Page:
This week’s Top 5 is different from any we’ve ever done before. It’s from WIND in Chicago, dated May 15, 1958, but instead of writing about the music on it, I want to write about the five jocks pictured on the survey. Each has a place in Chicago radio history.
Don Quinn: I know the least about this guy. There was a Don Quinn who wrote the old-time radio show Fibber McGee and Molly, which was produced in Chicago. Based on a bit of online research, I can’t tell if the Don Quinn at WIND in 1958 is the same guy, but I wouldn’t be surprised if he was.
Bernie Allen: A native Chicagoan who appeared as one of the Our Gang kids in the movies during the 1930s. He’s best known (to me, at least) for his stretch at WLS, holding down various afternoon shifts throughout much of the 1960s. Scroll to the bottom of this page to hear him in 1967.
Milo Hamilton: Known as a baseball broadcaster and still doing Houston Astros games today as he approaches age 80, Hamilton was between play-by-play gigs in 1958. He filled the gap doing music shows and news at WIND, and told an interviewer recently, “I had the #1 rated music show in Chicago but then new management came in and they wanted to change the format so I was out of work.” It happens. Believe me.
John Doremus: Radio geeks, particularly in the Midwest, know Doremus as one of the greatest voice artists ever. Often heard late at night (and stone perfect for the time slot), he hosted various music programs in Chicago and in syndication, and did commercial voice work for clients all over the country well into the 1980s. In 1964, his company pioneered the concept of in-flight music on airplanes. (I am surprised at how little there is about Doremus online—especially the lack of airchecks. He’s got a voice you’d certainly recognize.)
Howard Miller: The top personality in Chicago radio during the 50s and 60s, his star fell rapidly in the wake of his controversial comments following the assassination of Martin Luther King in 1968, which revealed him to be a hard-right law-and-order type who wanted police to kill rioters protesting the assassination. According to a 1969 Time magazine profile, WIND yanked him off the air, and it took a lawsuit to get him free of his contract. He remained off the air for several months before WCFL hired him, and although he swiftly returned to the top of the ratings, he didn’t last long at ‘CFL. He bounced around to other Chicago AMs in the 1970s and early 80s before becoming a station owner, and dying in 1994.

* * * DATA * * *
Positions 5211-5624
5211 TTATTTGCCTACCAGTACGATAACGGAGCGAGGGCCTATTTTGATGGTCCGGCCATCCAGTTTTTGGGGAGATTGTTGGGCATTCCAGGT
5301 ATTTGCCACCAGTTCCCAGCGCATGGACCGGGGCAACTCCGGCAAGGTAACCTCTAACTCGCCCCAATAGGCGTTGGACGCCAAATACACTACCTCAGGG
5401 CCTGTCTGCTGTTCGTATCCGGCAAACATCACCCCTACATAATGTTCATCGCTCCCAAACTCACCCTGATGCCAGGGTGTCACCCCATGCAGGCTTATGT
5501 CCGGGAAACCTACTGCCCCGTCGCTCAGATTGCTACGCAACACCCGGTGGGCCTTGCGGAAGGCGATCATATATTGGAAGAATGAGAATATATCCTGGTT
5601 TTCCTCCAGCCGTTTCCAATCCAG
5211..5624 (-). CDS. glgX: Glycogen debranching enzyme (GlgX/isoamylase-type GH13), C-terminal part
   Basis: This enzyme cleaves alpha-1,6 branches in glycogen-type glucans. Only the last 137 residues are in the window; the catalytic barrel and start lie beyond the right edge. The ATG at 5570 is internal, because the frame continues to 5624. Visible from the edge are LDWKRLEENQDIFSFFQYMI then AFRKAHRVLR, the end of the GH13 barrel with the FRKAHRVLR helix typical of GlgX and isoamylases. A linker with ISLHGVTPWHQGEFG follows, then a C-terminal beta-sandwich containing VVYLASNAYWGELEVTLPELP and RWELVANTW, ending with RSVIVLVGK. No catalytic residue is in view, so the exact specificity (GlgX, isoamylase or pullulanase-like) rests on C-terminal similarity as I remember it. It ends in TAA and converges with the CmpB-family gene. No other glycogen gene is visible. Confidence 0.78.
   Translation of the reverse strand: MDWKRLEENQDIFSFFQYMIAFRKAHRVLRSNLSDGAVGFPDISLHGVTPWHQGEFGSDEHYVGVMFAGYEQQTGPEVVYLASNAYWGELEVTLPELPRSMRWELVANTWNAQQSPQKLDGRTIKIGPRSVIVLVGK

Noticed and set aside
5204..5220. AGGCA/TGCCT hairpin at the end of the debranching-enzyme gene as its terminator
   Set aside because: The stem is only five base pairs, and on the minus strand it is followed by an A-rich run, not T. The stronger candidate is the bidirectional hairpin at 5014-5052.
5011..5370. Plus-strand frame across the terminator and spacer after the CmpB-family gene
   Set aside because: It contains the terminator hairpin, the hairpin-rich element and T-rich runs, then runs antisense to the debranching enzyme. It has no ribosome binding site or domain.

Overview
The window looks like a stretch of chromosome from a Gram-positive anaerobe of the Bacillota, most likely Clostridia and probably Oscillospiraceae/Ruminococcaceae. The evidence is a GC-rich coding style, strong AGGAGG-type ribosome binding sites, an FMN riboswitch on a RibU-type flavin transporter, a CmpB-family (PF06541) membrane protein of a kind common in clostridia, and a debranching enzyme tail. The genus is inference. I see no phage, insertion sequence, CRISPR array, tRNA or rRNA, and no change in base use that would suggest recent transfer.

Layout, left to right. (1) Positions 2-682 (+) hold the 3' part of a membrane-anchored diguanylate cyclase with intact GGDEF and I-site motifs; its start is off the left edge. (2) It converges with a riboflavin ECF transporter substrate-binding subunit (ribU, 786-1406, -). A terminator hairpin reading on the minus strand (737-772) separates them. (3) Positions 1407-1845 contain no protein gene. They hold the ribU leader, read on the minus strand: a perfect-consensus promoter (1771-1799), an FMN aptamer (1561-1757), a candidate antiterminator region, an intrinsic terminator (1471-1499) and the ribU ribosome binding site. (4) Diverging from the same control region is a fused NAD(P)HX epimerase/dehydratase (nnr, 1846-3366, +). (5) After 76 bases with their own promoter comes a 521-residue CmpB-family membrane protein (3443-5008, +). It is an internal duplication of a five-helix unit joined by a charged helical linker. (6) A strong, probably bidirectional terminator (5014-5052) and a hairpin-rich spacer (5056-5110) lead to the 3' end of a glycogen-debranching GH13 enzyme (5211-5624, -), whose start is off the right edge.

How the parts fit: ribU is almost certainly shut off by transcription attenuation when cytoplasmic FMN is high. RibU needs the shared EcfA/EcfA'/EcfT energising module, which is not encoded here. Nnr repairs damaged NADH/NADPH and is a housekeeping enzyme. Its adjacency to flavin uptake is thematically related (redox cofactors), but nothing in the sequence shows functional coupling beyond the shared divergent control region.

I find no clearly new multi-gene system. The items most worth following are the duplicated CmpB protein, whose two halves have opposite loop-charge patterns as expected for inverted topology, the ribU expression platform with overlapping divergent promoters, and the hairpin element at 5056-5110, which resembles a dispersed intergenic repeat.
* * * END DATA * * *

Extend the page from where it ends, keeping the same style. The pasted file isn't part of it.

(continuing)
(While researching the jocks in this post, I learned that two other Chicago personalities of note died recently. Eddie Hubbard, who was at WGN from the 50s to the 80s, died from injuries suffered in a car crash last March. He was 89. Hubbard is best known, probably, for hosting the morning show before Wally Phillips took it over in 1965. He also hosted an afternoon show on WGN, and occasionally, an evening show called Music Unlimited. When I was a kid, my father often listened to it in the barn while milking his cows at night. Also, longtime Chicago newsman Jim Frank died late last month at age 66. He had recently retired from WBBM after working all over town, including WIND, WMAQ, and WCFL, where he anchored news on Larry Lujack’s afternoon show in the mid 1970s.)
From the WIND chart, I’m posting “Nee Nee Na Na Na Na Nu Nu” by Dicky Doo and the Don’ts. When the adults of 1958 complained about that noisy, stupid, rock and roll music, this is the kind of thing they meant. The group was a studio creation from Philadelphia; it recorded on the Swan label, in which American Bandstand host Dick Clark was a silent partner; “Dicky Doo” was the nickname of Clark’s young son. So yes indeed, the song got promoted on American Bandstand, albeit discreetly, and it became a modest national hit. I’m posting it not because it’s especially good—it isn’t—but because it’s one of those records many people have heard of without actually hearing. And also because it amuses me to think of mellifluous Milo Hamilton saying either “Nee Nee Na Na Na Na Nu Nu” or “Dicky Doo and the Don’ts.”